John Burnside at the British Library

The NS's nature columnist is named writer in residence.

The New Statesman is delighted by the news that our nature columnist, the poet and novelist John Burnside, will be one of two recipients of the 2013 Eccles British Library Writer in Residence Award (the other is the historian Andrea Wulf). Burnside and Wulf will be awarded £20,000 each; their residencies will begin in January of next year.

Burnside will use his time at the Eccles Centre for American Studies to research a novel based loosely on Harper Lee's To Kill A Mockingbird. The narrative will follow a brother and sister from their 1930s childhood in the American South through the rest of the "American century".

The judges for the Award were Professor Richard Carwardine, President of Corpus Christi College, Oxford, novelist Tracy Chevalier, Professor Philip Davies, Director of the Eccles Centre, Catherine Eccles, literary scout and granddaughter of David and Mary Eccles who endowed the Eccles Centre for American Studies at the Library in 1991, and Carole Holden, Head of the British Library's Americas and Australasian collections. Carwardine said of this year’s winners:  "As they bring their formidable and complementary talents to their roles as writers in residence at the British Library, we are sure Andrea Wulf and John Burnside will relish the creative stimulus of working amongst its exceptional holdings."

We look forward, in particular, to seeing the fruits of Burnside's research.

Readers at the British Library in London (Photograph: Getty Images)
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How the radio stations reacted to Bob Dylan's Nobel Prize

For its part, Radio 1 was too absorbed by the Duke of Edinburgh’s Awards to mention the proclamation on Newsbeat.

Bob Dylan’s Nobel Prize in Literature inspired a bewildering gamut of radio responses. At first, proof of his talent was abundantly forthcoming, Andy Kershaw yelling down the line for World at One from a motorway services on the M6 within ­moments of the announcement. (“I can’t understand why they didn’t give this to him 41 years ago!”)

However, a full six days after Talk Radio excitedly reported the event on its home page (“a pivotal part of the cultural revolution of the 1960s”), the online feature has yet to attract a single comment. That’s zero talk. For its part, Radio 1 was too absorbed by the Duke of Edinburgh’s Awards to mention the proclamation on Newsbeat, though Heart FM firmly quoted the chair of the English faculty at Oxford (“The Tennyson of our time”), and pencil-suckingly dissected lyrics (“Ain’t talkin’, just walkin’/ Up the road . . .”).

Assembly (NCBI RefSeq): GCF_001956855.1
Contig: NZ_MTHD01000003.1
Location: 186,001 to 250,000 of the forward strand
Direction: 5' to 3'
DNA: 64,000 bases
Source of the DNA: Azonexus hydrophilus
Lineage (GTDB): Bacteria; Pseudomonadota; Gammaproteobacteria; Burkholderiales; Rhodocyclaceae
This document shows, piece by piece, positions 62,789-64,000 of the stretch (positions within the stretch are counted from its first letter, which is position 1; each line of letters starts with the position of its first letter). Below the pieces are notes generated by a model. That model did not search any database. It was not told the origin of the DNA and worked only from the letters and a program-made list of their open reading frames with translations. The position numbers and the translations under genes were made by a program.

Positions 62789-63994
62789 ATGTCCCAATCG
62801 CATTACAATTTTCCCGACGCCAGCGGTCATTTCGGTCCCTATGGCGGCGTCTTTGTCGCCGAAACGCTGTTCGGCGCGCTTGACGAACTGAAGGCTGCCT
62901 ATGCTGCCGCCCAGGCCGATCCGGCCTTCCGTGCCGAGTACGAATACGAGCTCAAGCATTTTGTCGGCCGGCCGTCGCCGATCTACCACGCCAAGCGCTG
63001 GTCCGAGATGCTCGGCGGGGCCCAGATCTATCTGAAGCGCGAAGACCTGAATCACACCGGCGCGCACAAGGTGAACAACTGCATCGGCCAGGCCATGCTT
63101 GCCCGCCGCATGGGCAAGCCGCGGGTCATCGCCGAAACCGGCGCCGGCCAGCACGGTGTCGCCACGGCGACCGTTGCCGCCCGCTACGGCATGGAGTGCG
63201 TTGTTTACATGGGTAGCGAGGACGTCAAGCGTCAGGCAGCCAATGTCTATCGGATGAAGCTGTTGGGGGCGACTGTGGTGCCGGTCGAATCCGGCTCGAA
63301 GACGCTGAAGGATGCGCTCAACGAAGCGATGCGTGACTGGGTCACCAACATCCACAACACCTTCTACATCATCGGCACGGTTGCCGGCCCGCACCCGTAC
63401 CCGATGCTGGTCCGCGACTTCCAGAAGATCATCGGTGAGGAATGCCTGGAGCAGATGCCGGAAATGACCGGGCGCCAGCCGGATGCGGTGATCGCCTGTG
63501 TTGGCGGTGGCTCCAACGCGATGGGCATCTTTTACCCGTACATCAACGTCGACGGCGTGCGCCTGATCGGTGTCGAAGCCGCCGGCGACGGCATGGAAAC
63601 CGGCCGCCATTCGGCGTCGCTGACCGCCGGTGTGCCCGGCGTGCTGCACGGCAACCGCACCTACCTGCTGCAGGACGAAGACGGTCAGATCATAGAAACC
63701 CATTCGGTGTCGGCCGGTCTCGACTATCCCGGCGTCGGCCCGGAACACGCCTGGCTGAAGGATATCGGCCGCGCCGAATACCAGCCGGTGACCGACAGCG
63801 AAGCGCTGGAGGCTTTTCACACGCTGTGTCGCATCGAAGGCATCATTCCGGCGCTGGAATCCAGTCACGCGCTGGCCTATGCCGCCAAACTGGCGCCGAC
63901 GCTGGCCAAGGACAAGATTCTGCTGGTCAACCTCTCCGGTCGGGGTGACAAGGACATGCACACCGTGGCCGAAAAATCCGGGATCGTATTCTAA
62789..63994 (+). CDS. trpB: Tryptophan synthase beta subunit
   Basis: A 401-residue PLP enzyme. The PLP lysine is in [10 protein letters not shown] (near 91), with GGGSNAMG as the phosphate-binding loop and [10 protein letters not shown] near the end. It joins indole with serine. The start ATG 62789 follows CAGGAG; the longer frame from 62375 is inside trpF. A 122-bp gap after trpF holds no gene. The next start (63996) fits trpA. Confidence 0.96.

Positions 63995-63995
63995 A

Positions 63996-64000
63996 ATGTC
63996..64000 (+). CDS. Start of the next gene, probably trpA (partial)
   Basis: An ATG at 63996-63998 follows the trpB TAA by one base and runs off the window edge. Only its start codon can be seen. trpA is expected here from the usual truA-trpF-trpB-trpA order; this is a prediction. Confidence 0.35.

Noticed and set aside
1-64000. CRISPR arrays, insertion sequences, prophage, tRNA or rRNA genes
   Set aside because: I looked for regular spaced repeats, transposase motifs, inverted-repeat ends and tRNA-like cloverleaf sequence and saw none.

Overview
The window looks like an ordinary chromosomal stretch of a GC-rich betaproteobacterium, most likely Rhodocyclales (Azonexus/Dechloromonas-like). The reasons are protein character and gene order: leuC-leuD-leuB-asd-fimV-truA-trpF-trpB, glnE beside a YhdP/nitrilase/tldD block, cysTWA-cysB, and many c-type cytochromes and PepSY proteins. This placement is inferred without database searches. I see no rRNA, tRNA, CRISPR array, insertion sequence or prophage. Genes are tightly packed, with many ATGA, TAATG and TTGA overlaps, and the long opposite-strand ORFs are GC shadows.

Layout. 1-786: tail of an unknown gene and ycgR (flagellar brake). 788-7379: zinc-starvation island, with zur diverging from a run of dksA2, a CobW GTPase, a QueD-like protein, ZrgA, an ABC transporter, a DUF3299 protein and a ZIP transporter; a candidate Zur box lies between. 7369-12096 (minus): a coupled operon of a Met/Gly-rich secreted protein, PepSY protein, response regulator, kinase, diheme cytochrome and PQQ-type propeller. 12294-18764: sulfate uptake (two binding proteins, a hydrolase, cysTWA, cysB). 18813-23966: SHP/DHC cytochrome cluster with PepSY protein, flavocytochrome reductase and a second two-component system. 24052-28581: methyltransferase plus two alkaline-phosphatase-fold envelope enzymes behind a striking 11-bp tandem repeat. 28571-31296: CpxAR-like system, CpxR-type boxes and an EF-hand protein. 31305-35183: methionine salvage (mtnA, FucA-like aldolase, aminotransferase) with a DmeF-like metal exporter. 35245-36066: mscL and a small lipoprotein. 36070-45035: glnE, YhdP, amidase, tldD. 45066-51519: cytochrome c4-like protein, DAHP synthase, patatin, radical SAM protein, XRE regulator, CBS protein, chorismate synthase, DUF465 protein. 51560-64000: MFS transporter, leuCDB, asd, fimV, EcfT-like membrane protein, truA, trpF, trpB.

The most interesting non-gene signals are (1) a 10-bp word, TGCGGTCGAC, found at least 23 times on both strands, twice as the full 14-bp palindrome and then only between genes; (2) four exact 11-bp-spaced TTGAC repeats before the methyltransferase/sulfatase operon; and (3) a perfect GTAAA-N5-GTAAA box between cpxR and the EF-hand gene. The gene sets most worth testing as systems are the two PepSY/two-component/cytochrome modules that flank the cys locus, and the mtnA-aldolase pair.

Is it poetry? Is it literature? You could tell it was doing everybody’s head in. But when, on Radio 4’s Front Row, Billy Bragg praised Dylan for “bringing a literary and poetic thread into pop music”, the argument sounded terribly old.

The whole battle about Dylan being as great a poet as Tennyson is a hangover from an ancient battle, from a time when it actually had to be pointed out that this pop-music stuff can be brilliant and clever. A time when boring people battled for respect and prestige for an obvious genius. Over on Radio 2, Mark Goodier cheerfully played “Tangled Up in Blue” (“Major, major prize for Bob today. If that isn’t a decent excuse to play a song, I don’t know what is”). But by Sunday, on Radio 4’s Broadcasting House, the gloves were off and guests were declaring that they couldn’t stand Dylan’s voice (cliché, pathetic).

By Monday Simon Armitage was saying that Dylan’s lyrics had no more sophistication than something composed by a child. Is it poetry? Is it literature? Well, it kind of is. But it kind of isn’t. And it doesn’t matter very much, except to the likes of Dylan – and only a long, long time ago. Now he hardly requires the approbation. The Nobel Committee has given the prize to the one writer in the world who doesn’t need it. 

Antonia Quirke is an author and journalist. She is a presenter on The Film Programme and Pick of the Week (Radio 4) and Film 2015 and The One Show (BBC 1). She writes a column on radio for the New Statesman.

This article first appeared in the 20 October 2016 issue of the New Statesman, Brothers in blood